Tom Hoffarth is no doubt celebrating the attention his blog post about Erin Andrews received. If only he gave that much attention to his spelling. It’s been a sticking point since everyone and his/her pet began blogging. How important are spelling and grammar?
But Hoffarth is no casual blogger who caught a flyer. He is a staff columnist for the Los Angeles Daily News. Granted, it’s not close to the L.A. Times, but I think the News employs copy editors.
Why then, did he describe her as “self-depricating” and note her “naivety”? (NOTE: Both misspellings have been corrected. I guess a lot of folks like me are serving as after-the-fact copy editors.) And why, in a comment to Jim Romenesko’s blog, did he say, “I cant’ believe others in the media dont’ see through it anymore.” (I’m shocked that Romenesko cut him a break in correcting those as well.)
In his Twitter profile, Hoffarth describes himself as a “bad speller.” So does that give him an excuse to play fast-and-loose with his spelling? Because he knows he does?
How would Hoffarth respond if Andrews misspelled such words in something she wrote? Would he crow that it was evidence of her incompetence instead of charm, as in his case?
His critique of Andrews was a recycle of past slams. As one of my students, Justin Ferguson (@theoneandonlyJF) noted, “(Hoffarth) just wrote her into the stereotype.” That works better than anything I could write.
But to my old-school way of thinking, Hoffarth undercuts his arguments with poor spelling — on early versions, at least. In the Auburn journalism program, we preach that spelling is as much a factual matter as news information. Students have to pass a spelling test with a score of at least 83 as part of our JRNL 1100 course, which all students must pass to apply to the major.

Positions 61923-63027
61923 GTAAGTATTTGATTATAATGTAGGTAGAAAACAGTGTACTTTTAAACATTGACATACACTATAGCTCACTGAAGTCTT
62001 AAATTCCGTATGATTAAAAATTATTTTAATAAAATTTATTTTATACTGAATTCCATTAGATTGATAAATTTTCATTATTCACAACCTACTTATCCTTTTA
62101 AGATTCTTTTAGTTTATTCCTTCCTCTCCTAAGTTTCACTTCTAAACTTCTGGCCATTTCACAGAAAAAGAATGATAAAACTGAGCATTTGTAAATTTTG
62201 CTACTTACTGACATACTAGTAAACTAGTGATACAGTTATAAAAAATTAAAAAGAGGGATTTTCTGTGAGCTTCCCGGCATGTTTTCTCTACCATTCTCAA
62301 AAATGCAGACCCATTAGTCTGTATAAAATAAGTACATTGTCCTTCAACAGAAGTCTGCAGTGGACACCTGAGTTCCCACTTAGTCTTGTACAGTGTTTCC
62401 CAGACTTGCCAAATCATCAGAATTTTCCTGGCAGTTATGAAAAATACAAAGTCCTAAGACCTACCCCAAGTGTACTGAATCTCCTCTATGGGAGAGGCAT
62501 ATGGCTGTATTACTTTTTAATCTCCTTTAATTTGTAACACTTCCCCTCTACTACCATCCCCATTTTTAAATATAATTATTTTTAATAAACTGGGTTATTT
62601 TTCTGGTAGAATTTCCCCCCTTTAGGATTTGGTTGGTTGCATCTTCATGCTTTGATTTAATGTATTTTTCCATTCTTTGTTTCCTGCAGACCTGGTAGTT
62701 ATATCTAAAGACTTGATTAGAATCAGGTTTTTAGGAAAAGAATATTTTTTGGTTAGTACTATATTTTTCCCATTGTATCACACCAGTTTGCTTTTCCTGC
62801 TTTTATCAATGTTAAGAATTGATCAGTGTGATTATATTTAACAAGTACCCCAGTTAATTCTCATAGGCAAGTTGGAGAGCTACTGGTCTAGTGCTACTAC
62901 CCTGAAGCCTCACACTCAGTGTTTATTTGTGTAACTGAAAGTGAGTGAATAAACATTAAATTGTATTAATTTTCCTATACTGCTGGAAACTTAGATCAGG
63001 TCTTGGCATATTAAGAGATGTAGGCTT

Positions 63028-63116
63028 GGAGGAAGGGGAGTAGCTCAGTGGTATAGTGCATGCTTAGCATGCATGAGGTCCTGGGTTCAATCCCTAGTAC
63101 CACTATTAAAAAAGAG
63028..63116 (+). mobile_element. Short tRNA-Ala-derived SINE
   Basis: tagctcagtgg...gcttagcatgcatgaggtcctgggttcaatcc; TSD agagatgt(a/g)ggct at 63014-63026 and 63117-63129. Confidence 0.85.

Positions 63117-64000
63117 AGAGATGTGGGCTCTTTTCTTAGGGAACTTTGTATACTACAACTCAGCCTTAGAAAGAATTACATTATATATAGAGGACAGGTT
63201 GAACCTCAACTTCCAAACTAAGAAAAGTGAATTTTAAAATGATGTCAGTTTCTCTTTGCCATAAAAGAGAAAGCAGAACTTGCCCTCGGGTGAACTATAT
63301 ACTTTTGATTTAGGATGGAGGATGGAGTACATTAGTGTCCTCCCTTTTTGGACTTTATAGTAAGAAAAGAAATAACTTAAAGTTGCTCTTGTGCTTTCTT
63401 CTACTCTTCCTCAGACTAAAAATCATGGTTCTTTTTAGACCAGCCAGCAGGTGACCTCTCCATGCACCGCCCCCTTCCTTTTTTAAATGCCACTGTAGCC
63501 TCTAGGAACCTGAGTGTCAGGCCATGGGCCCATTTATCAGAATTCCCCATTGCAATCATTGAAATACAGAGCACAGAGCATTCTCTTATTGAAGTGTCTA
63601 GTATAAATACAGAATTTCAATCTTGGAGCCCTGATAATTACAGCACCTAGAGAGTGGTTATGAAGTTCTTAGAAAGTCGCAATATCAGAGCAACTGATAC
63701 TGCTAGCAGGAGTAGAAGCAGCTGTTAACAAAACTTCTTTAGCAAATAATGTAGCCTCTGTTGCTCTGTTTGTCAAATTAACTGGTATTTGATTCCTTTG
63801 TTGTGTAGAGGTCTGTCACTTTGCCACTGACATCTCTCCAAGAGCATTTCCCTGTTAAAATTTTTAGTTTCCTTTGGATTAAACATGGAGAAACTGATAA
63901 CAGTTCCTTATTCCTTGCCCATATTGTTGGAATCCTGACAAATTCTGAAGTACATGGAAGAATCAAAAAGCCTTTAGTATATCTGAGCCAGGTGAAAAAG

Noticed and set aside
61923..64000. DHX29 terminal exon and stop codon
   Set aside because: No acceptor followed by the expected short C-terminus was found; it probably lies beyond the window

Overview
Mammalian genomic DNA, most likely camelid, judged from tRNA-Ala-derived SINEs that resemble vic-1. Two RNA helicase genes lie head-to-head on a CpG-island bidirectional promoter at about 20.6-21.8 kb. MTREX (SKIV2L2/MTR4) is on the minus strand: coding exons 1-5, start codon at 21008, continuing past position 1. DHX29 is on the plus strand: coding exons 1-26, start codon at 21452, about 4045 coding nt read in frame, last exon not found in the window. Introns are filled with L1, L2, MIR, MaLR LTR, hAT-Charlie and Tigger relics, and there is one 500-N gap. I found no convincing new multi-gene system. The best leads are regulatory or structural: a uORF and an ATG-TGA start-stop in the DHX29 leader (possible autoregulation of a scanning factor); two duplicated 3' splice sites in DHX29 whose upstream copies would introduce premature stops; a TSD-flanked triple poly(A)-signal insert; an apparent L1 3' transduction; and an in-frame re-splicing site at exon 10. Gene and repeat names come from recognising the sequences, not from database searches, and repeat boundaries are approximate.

Misspellings, hardly endearing incompetence from a befuddled amateur, undercut a journalist’s credibility — whether a college student or an LA Daily News columnist.
Applying an analogy I’ve heard elsewhere, misspellings are like poop in a brownie mix. How much is too much? Would you eat brownies knowing that there was even one speck in there?
Hoffarth was celebrating the number of followers he picked up from his Andrews slam — though of course he coyly dismissed it as evidence of her undeserved fame. I’m not one of those followers. I’m still leery of the quality of what he’s serving up.
John Carvalho, associate professor of journalism at Auburn, blogs about the sports media at johncarvalhoau.tumblr.com. Find him on Twitter at @johncarvalhoau. Read his previous columns here.
Related: TWER’s ESPN GameDay interviews, Part I: Erin Andrews and David Pollack.
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The paragraph to stop reading: “The Erin Andrews Effect … to grab a coveted sideline reporting job.”
It demonstrates a lack of understanding of broadcasting, disqualifying Hoffarth from further consideration on the topic.
I suck at spelling, but people are pretty forgiving of that to a guy in a home-made Elvis costume. Plus, Chrome has spell-check built-in, so there’s that. Wait, this article isn’t about me is it?